By virtue of Dad being Dad, I was also introduced at an early age to the May family. Several of the May siblings have remained friends for the vast majority of my life. Their father, Cecil May, Jr., had an incredible academic and spiritual impact—even my manner of preaching was for years this weird little combined imitation of my Dad and Cecil.

I am blessed.

But spiritually speaking, my greatest influence was a young man who could not read or write. He couldn’t with any consistency differentiate between a quarter and a nickel and his speech was very hard to follow. His capacity for big topics would not be given much consideration in any kind of an academic world.

Although he was given a certificate, he never graduated High School in the traditional sense. His school days were spent in special education classes and trying to learn rudimentary life skills. Based on quarters and nickels, he didn’t do that very well.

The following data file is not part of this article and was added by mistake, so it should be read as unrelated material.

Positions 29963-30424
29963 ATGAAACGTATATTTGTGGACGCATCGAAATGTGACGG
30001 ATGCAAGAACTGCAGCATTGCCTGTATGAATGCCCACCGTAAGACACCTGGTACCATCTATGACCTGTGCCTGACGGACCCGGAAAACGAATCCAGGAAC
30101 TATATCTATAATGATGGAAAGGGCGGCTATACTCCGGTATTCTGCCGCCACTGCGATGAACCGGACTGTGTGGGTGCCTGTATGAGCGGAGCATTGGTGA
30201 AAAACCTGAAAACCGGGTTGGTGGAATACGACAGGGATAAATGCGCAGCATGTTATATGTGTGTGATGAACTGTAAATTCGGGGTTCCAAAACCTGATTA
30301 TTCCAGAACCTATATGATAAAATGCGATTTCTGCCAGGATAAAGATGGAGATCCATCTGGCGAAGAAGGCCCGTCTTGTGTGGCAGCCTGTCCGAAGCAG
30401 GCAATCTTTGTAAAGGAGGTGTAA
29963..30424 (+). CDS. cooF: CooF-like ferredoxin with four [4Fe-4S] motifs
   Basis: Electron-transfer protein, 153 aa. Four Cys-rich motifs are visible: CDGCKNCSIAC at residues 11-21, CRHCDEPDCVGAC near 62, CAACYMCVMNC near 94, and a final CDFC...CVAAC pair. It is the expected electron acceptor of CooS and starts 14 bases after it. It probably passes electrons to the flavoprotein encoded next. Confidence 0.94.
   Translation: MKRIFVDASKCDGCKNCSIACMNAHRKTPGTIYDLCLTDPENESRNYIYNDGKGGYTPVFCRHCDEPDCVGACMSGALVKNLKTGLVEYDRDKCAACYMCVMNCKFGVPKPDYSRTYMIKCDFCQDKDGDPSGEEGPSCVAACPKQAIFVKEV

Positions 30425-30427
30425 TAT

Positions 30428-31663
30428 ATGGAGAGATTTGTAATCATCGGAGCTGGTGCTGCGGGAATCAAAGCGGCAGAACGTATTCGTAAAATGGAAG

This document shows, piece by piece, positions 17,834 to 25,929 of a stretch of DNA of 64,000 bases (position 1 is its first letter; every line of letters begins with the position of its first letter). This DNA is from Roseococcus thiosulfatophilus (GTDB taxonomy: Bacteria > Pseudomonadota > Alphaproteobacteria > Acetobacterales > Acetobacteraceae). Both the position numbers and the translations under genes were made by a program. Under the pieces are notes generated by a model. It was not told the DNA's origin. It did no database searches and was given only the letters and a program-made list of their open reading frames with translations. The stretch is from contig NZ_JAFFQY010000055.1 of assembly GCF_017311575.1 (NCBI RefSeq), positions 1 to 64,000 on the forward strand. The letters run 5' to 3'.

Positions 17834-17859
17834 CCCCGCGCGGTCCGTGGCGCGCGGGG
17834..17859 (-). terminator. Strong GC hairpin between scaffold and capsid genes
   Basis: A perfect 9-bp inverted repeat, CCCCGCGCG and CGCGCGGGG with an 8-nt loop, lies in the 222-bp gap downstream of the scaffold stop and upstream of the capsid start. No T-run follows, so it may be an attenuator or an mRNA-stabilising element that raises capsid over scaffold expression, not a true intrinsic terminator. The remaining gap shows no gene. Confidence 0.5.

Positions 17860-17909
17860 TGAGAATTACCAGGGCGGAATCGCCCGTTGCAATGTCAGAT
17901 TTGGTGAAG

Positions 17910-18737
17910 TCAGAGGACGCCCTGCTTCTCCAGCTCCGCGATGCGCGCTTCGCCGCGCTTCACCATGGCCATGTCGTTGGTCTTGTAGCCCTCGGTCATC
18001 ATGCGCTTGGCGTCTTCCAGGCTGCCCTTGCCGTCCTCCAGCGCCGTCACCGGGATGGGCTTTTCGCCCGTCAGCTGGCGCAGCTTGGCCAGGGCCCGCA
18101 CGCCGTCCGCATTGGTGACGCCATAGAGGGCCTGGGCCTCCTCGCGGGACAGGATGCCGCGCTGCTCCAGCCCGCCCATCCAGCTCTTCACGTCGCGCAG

But spiritually speaking? His theology of love was as Christ-like as any could be. When faced with a father who was not nearly as patient and kind as he should have been, he was all love and compassion. When dealing with those at school who were hurtful and mean, he shrugged it off and said in his broken way of speaking, they don’t understand.

And they didn’t. In fact, not many of us realized as quickly as we should that being in his presence was pretty close to being on holy ground.

I have no way of proving it—no way of testing my hypothesis, but I believe this young man was in daily communication with the God who loved him. I believe it was a two way communication. I believe he was here to show people the nature and character of God.

And he was my son.

My son.

Trevor Cole Ferguson.

Evil took him from us far too quickly, but while he was here, he taught me more about God than I could have ever learned from a book or class. His trust of God was astounding. My faith has been irrevocably shaped by him.

Trevor Cole Ferguson.

My son, my son.


Les Ferguson, Jr.

Vicksburg, MS.

An article regarding people who shaped my faith cannot begin anywhere but at the beginning: that is, with my parents. Both my mother and father were the first people in their families to become Christians. As such, they worked out together what it meant to raise my younger brother and me in a Christian home. Similarly, the preacher at the church where I grew up, who was also the youth minister during my time in youth group, modeled commitment to scripture as instructive for daily life.